FATHER CHRISTMAS AT HOME
" Why, that's my name !"
" Of course. I know you, I know you through and through — good and bad—and I wish I didn't."
" You're a horrid story-teller," said Eva angrily.
" Supposing I am! It's easier to tell stories than to tell the truth. Saves a lot of trouble. Besides, it's nice. You know that as well as I do."
Eva would have liked to deny it, only she felt too scornful. " Saves trouble ? " she said to herself. " Makes trouble." But she flushed as she remembered she had once thought that too, but only for a moment; and she was ashamed of it now. She was ruffled and uncomfortable at the proximity of this horrid girl, who now said slyly: " Look over there in that cupboard, there's a doll that has been forgotten. I want it, and I'm going to take it and hide it under my pinafore."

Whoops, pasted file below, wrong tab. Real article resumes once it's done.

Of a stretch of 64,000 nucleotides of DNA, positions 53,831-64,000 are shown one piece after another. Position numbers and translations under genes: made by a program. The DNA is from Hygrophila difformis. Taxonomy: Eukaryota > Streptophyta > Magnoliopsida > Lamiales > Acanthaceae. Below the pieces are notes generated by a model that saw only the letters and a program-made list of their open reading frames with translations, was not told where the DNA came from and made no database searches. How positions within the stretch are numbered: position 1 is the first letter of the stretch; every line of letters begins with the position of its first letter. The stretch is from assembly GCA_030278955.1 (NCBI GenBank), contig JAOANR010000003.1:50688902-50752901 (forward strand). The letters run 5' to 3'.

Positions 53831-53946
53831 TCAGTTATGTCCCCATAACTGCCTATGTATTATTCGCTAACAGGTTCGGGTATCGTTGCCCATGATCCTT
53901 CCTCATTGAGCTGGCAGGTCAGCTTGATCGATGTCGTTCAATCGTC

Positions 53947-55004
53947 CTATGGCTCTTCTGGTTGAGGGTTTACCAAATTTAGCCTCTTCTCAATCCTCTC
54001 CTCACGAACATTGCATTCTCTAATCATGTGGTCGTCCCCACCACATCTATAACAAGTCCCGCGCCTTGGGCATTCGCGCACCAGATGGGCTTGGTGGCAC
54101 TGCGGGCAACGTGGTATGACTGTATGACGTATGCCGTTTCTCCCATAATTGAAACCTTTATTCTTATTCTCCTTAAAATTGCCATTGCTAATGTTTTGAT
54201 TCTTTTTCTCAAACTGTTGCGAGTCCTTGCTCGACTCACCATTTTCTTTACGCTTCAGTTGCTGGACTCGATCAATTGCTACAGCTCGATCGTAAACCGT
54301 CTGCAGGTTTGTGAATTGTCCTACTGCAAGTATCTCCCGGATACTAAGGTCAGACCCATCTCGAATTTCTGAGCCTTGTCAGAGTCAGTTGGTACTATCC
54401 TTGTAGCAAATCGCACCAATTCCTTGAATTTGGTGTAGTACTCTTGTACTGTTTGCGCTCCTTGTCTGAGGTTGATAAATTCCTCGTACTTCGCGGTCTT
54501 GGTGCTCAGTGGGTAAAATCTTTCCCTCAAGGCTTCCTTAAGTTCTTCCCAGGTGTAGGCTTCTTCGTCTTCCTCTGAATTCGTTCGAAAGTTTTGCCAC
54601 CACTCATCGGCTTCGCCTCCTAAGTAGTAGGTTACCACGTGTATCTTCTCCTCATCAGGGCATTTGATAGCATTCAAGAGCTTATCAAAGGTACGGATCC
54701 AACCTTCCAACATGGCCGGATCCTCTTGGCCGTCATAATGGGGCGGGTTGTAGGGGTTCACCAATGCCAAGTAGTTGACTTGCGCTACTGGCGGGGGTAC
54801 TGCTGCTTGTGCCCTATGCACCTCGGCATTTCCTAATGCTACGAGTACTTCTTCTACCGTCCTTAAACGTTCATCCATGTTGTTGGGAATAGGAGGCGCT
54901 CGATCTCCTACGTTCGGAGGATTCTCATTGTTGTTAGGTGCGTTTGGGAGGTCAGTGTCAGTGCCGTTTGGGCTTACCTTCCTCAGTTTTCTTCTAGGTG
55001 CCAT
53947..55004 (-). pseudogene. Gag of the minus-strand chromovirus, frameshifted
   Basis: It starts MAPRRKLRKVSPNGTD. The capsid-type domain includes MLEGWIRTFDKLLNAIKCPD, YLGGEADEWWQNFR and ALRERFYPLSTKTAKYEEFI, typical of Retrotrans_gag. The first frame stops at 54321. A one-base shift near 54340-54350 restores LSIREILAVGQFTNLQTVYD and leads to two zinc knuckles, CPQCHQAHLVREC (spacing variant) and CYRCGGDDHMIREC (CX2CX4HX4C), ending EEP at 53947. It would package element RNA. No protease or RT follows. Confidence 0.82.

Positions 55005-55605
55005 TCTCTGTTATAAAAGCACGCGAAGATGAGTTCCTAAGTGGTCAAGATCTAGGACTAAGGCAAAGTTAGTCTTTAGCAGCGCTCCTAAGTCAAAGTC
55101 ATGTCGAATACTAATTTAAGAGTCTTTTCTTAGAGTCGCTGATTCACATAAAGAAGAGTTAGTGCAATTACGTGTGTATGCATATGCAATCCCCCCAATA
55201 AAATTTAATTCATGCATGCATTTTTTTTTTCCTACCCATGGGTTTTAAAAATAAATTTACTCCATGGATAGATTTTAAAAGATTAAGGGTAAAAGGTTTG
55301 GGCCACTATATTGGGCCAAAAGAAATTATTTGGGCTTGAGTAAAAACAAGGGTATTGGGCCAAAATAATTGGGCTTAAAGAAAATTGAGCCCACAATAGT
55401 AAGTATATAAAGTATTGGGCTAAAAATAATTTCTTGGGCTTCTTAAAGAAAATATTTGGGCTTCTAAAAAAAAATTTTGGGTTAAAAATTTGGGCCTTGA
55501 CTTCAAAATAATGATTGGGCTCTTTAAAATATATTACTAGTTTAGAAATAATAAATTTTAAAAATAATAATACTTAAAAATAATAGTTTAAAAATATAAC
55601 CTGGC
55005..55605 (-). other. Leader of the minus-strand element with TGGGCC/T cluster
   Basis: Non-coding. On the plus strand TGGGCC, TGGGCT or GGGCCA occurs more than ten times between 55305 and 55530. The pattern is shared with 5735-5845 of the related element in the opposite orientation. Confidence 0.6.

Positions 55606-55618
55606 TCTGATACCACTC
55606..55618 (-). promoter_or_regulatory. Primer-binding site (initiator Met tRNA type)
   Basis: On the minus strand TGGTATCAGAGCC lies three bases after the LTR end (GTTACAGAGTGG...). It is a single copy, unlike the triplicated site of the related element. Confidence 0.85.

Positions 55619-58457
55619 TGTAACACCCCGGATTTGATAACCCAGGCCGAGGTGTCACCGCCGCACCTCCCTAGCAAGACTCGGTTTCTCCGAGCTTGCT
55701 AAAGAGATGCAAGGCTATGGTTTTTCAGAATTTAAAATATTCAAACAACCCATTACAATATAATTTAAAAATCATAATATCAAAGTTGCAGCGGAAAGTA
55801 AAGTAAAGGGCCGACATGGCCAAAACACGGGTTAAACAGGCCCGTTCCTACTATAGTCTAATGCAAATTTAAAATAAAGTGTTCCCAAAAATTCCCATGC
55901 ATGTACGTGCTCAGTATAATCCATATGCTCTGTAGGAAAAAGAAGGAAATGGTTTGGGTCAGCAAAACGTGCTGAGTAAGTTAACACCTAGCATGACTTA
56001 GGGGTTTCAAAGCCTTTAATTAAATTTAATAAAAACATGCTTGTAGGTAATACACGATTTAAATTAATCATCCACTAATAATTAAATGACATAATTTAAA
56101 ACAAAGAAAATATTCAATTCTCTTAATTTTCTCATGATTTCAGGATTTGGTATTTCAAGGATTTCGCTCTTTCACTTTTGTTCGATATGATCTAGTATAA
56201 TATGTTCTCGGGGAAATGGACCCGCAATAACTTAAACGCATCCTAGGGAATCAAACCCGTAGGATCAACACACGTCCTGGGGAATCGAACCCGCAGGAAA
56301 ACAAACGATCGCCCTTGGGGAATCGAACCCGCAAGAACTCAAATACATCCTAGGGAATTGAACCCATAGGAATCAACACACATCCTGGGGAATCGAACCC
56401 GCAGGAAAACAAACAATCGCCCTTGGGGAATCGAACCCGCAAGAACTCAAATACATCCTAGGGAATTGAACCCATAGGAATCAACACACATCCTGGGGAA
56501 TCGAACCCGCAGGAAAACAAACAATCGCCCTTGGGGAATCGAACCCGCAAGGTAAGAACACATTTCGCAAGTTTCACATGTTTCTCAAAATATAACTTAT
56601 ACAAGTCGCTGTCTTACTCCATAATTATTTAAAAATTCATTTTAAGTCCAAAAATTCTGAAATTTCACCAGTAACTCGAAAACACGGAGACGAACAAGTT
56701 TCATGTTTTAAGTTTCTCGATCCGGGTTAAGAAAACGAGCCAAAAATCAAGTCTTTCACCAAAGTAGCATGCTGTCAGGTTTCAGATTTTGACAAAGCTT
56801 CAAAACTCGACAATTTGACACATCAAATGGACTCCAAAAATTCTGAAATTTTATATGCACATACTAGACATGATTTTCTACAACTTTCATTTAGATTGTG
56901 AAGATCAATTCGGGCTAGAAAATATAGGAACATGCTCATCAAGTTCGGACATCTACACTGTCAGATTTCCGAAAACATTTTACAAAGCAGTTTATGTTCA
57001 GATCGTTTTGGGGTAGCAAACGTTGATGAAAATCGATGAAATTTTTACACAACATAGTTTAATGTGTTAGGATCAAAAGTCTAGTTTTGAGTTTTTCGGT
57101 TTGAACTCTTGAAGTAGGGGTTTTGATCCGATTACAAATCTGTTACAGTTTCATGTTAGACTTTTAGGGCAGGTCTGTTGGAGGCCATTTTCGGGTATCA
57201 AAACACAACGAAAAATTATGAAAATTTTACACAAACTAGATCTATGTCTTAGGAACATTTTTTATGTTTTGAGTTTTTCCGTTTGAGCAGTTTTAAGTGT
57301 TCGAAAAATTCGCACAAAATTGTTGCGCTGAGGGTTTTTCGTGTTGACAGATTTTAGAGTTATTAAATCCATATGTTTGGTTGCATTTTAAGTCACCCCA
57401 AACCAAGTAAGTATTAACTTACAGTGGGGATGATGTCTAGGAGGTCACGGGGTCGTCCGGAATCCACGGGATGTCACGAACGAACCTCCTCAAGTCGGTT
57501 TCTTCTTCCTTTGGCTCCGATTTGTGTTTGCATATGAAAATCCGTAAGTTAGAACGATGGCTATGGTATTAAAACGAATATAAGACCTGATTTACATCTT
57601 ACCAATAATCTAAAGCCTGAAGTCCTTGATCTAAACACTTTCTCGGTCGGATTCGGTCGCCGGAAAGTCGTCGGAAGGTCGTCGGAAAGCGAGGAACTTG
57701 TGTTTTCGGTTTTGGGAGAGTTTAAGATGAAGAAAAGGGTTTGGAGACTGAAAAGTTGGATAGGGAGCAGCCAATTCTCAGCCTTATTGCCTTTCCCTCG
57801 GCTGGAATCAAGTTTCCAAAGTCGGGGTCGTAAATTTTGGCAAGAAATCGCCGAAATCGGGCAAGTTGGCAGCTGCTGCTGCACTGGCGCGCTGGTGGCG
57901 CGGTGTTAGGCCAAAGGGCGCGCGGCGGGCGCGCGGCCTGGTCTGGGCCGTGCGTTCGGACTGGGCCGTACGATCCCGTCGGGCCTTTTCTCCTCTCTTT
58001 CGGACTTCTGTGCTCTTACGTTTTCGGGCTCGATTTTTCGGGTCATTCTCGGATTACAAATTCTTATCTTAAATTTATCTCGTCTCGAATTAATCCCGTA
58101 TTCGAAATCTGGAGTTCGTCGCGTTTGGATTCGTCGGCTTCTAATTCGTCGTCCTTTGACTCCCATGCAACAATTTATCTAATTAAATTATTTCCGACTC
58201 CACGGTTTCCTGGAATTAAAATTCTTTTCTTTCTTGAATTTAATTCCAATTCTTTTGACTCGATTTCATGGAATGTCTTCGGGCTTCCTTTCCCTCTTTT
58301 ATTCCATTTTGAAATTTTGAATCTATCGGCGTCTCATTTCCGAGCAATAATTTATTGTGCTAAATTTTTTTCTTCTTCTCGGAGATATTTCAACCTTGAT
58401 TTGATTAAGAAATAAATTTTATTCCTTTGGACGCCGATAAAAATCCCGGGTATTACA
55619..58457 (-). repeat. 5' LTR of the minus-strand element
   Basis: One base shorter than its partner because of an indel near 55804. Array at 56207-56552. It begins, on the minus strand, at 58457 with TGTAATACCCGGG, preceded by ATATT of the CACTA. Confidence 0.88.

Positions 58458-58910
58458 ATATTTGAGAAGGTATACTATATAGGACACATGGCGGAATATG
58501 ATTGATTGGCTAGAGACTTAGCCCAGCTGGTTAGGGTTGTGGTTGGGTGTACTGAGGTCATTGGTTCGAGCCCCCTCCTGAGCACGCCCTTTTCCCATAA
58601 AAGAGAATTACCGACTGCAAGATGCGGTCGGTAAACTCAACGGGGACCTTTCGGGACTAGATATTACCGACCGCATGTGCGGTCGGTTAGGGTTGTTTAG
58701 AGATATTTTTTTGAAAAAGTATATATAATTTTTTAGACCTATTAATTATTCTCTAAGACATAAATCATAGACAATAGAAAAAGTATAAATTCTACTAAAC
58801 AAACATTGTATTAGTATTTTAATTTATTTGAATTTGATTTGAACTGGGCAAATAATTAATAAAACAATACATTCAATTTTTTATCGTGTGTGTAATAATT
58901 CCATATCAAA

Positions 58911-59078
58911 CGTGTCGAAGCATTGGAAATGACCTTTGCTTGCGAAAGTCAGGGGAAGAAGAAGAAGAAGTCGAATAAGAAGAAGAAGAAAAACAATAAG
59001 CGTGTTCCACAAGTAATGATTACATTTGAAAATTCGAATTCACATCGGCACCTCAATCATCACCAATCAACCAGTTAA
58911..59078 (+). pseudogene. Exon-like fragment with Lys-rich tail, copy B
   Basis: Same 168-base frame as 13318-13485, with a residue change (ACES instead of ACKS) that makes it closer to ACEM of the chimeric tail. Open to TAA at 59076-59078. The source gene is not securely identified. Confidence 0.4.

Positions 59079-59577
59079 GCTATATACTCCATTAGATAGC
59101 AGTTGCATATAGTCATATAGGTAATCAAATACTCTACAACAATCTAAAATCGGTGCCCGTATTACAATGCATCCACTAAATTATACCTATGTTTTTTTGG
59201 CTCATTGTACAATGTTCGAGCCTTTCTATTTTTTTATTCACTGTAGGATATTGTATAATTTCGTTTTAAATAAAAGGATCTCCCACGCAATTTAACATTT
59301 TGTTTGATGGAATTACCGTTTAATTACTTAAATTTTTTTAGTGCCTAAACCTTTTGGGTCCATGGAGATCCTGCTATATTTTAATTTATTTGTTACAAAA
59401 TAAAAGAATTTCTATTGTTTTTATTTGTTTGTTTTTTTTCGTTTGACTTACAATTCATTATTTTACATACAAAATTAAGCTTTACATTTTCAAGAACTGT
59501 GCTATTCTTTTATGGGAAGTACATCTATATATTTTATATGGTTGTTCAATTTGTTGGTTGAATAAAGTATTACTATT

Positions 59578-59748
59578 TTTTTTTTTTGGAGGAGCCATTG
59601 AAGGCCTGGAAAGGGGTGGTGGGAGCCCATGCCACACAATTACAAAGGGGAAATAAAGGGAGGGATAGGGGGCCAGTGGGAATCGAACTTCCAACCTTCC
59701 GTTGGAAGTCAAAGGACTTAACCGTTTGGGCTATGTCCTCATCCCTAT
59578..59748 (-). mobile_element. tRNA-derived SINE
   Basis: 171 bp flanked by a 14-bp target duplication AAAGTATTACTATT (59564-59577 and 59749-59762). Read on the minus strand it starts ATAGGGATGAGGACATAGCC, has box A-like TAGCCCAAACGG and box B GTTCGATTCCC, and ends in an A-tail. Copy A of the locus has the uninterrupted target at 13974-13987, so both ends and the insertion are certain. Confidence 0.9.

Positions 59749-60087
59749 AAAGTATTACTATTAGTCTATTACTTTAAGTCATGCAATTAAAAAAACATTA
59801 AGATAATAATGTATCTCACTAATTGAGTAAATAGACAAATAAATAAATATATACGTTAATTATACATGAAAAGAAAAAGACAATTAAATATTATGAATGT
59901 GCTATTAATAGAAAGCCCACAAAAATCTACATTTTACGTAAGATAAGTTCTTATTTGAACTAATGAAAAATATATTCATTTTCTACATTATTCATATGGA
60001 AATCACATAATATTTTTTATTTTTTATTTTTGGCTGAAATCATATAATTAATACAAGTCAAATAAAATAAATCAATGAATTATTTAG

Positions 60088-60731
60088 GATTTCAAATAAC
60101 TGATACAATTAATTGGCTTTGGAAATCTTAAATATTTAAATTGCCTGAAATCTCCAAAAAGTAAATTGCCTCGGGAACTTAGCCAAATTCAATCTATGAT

" You mayn't—you mustn't! " cried Eva. " It would be stealing."
" I don't care. Father Christmas won't know."
" Yes, he will. I shall tell him !"
" Then I'll say it was given to me."
" You horrid girl! You dreadful story-teller !"
" Don't be silly. What does it matter telling stories and stealing, so long as you're not found out ?"